- Blue Origin’s lawsuit against the US government and SpaceX was again delayed over technical issues.
- Dept. of Justice lawyers on Friday asked for a four-day extension to paginate about 1,700 documents.
- Delays in the case could affect the timeline for NASA’s planned Artemis moon missions.
- See more stories on Insider’s business page.
A deadline in Blue Origin’s lawsuit against the US government and SpaceX was postponed again on Friday, as the government struggled to add page numbers to the “extremely voluminous” case documents.
A week ago, on August 27, the Department of Justice had asked for a one-week extension, saying it was having difficulty getting 7GB of case documents into a format that could be shared with the parties. The documents were to be transferred to DVDs.
On Friday, the DOJ filed another extension request, saying a new issue had cropped up with about 1,700 case documents, which now topped out at more than 16GB.
“The record is fully complete, arranged in tabs and subtabs, and fully indexed,” DOJ lawyers wrote in an extension request on Friday. “However, the process of applying page numbering to each page of the record is taking longer than anticipated, and will not be completed by the deadline.”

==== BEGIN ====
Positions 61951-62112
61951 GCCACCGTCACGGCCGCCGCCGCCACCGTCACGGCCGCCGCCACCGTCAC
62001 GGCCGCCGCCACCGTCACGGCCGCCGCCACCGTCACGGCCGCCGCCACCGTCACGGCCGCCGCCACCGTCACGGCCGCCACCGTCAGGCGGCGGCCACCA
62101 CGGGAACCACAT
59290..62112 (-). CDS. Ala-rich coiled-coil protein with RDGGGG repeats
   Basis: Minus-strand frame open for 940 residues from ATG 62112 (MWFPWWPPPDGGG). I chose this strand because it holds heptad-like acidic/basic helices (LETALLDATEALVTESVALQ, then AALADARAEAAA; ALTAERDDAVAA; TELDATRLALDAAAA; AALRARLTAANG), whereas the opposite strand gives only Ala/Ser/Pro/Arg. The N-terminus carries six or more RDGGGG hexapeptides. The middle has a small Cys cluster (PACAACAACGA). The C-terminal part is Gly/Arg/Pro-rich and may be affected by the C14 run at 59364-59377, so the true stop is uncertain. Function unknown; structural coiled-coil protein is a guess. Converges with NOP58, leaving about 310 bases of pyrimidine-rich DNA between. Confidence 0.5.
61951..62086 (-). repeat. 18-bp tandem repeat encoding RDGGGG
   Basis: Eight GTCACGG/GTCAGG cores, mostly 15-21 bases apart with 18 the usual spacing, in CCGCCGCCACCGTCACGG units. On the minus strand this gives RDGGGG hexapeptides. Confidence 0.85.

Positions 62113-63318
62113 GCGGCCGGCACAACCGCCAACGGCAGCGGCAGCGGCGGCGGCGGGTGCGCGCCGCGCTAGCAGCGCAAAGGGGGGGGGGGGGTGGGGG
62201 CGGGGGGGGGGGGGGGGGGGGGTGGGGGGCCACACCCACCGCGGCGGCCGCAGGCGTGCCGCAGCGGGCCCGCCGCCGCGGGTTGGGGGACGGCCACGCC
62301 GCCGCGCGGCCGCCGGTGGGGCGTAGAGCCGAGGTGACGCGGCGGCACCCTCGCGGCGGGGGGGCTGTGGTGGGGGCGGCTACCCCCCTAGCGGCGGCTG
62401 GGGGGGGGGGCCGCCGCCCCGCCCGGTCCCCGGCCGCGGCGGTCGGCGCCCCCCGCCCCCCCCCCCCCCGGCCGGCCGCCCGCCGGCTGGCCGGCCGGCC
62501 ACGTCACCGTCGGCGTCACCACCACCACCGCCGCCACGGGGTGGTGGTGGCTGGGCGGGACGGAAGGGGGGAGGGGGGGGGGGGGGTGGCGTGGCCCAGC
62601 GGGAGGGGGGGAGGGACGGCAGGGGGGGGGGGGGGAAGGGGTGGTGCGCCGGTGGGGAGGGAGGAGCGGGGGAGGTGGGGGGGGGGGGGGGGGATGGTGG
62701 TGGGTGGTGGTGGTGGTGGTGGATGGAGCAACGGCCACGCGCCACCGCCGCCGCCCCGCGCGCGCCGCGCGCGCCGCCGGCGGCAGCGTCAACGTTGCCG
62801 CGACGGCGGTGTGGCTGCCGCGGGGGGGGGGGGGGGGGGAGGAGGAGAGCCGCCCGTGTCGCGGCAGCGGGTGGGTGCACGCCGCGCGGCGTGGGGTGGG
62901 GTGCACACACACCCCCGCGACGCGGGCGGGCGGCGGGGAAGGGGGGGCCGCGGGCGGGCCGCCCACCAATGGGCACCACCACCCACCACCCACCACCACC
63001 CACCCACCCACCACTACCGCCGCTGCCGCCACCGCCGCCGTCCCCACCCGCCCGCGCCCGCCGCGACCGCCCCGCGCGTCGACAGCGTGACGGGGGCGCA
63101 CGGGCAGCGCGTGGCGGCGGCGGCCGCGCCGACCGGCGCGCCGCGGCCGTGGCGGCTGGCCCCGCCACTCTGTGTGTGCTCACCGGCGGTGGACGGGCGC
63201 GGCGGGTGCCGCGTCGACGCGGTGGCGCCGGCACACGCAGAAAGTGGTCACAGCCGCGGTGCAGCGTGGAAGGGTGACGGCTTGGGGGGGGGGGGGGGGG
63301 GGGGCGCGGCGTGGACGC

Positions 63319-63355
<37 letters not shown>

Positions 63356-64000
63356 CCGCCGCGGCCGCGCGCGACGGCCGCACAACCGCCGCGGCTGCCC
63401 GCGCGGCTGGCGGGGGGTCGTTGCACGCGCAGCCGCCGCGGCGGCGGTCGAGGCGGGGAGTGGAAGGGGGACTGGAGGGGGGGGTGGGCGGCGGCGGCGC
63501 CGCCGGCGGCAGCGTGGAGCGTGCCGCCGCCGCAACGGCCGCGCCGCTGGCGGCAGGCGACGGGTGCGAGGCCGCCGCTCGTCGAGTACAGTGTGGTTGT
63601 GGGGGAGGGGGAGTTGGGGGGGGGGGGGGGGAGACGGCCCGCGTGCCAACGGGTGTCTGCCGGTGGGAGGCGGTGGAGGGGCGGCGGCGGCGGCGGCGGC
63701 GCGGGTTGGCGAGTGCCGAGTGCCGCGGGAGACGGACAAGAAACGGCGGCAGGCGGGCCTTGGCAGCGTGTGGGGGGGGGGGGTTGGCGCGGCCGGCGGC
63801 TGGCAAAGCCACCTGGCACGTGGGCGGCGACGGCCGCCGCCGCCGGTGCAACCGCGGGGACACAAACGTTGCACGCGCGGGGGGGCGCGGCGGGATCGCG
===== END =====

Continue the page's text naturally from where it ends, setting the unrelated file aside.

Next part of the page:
The DOJ asked to delay its administrative deadline for the documents by four days, giving government staff the long Labor Day weekend to complete their pagination. In the meantime, the DOJ said would send un-paginated DVDs of the documents to the parties as place-holders.
Blue Origin, a space-tech company founded by Jeff Bezos, last month sued the US government after NASA awarded a rival company, SpaceX, a sole contract to build a moon-lander for NASA’s planned Artemis moon missions. NASA had said it planned to choose two companies but only chose one.
NASA paused work SpaceX’s contract while the US Court of Federal Claims case moves forward, initially setting a restart date of November 1. Delays in the case could push the work stoppage back further.
Last week, DOJ attorneys proposed a new restart date of November 8, but it was unclear from the court filings if that date had been approved by NASA or the parties.
Adobe recently told Insider it was working directly with the DOJ to help with the government’s PDF issues.
“Adobe Acrobat supports combining most large files, but we regret that it created these challenges for the DOJ,” the company said in an emailed statement. “We’re engaging with them directly to support their unique needs so they are able to maintain the quality and integrity of the original content.”